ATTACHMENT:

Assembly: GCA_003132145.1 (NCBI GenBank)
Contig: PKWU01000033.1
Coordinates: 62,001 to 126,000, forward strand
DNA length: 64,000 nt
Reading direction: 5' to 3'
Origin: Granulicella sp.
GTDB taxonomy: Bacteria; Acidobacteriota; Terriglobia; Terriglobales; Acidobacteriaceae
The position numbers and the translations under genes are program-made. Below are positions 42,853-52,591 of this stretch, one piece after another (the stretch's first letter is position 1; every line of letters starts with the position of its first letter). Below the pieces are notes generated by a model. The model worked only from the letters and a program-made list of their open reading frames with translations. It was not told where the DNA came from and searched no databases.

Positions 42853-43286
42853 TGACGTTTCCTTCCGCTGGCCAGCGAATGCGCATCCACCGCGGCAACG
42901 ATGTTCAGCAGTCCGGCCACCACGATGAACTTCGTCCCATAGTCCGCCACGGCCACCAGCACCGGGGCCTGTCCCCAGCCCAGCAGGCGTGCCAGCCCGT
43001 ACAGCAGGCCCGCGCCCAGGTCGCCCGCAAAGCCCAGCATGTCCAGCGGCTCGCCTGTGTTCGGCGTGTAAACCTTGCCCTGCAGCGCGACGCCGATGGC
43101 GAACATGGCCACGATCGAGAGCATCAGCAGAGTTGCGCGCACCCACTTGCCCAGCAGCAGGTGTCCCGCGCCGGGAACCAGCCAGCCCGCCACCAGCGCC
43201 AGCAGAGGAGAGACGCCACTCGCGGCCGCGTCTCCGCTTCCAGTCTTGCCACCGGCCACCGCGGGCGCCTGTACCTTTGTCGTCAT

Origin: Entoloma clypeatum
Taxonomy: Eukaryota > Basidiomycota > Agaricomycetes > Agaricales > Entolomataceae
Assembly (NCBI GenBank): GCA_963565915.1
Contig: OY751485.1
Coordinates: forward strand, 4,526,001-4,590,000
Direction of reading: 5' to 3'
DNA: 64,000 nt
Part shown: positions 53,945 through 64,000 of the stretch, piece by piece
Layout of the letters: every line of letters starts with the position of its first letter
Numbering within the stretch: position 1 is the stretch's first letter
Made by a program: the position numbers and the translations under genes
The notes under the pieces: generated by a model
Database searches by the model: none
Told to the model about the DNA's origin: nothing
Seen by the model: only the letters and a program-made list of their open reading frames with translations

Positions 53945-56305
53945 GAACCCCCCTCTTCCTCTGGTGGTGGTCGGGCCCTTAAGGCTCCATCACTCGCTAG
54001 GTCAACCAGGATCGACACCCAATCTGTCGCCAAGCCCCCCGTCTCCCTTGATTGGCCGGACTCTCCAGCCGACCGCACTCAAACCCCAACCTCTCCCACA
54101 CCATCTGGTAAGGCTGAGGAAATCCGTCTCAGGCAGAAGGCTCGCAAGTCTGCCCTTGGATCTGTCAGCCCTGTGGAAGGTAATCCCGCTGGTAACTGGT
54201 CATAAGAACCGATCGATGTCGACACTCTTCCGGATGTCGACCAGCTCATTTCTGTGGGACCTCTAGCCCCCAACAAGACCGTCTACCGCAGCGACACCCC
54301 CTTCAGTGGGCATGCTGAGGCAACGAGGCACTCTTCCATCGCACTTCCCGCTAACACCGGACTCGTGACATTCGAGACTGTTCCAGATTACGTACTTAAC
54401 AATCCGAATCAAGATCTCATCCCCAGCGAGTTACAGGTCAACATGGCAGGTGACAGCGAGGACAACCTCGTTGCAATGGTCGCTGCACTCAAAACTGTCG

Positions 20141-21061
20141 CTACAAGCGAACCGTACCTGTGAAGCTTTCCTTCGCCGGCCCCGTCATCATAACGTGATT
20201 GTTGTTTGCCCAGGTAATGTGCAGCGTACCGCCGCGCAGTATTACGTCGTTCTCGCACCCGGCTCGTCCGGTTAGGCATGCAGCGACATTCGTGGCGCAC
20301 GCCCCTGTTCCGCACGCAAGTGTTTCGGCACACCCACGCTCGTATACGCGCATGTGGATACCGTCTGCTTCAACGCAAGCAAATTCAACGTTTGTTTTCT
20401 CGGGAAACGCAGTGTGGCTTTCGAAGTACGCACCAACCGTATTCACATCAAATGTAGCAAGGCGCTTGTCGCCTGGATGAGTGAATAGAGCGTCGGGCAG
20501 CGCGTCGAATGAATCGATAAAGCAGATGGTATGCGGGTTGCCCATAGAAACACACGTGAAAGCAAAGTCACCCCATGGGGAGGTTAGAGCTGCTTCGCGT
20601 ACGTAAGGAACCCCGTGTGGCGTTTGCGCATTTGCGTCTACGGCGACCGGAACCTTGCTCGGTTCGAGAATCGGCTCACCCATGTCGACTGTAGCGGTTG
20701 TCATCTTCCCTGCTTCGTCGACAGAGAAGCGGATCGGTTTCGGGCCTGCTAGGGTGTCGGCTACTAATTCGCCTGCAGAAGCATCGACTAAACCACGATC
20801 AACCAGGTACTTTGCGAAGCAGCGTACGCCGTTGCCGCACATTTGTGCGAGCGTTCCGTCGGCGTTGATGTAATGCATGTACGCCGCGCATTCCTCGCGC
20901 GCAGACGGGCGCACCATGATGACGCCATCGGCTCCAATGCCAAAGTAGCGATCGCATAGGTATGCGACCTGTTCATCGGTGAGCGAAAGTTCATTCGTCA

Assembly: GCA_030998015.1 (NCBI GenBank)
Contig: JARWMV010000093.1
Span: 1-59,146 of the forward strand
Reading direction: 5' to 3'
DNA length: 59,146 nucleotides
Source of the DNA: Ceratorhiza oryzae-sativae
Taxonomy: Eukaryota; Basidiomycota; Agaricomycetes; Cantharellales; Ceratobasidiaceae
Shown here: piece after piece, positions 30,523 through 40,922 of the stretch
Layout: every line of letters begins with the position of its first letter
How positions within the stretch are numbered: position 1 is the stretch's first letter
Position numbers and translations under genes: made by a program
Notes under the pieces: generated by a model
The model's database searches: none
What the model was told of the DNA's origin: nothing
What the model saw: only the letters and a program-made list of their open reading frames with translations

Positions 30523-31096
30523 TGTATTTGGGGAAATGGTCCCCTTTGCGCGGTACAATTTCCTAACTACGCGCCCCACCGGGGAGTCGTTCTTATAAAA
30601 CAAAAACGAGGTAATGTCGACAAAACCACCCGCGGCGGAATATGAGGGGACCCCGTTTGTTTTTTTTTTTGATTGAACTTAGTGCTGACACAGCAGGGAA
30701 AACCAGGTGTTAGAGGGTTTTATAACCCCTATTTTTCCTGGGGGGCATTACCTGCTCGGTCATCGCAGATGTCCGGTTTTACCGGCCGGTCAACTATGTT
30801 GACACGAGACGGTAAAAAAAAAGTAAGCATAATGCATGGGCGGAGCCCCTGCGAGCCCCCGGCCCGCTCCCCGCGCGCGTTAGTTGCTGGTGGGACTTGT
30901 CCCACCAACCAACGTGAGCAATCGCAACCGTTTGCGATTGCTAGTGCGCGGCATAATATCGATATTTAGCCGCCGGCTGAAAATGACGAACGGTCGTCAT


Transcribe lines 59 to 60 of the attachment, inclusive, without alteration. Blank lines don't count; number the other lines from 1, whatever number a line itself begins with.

The model's database searches: none
What the model was told of the DNA's origin: nothing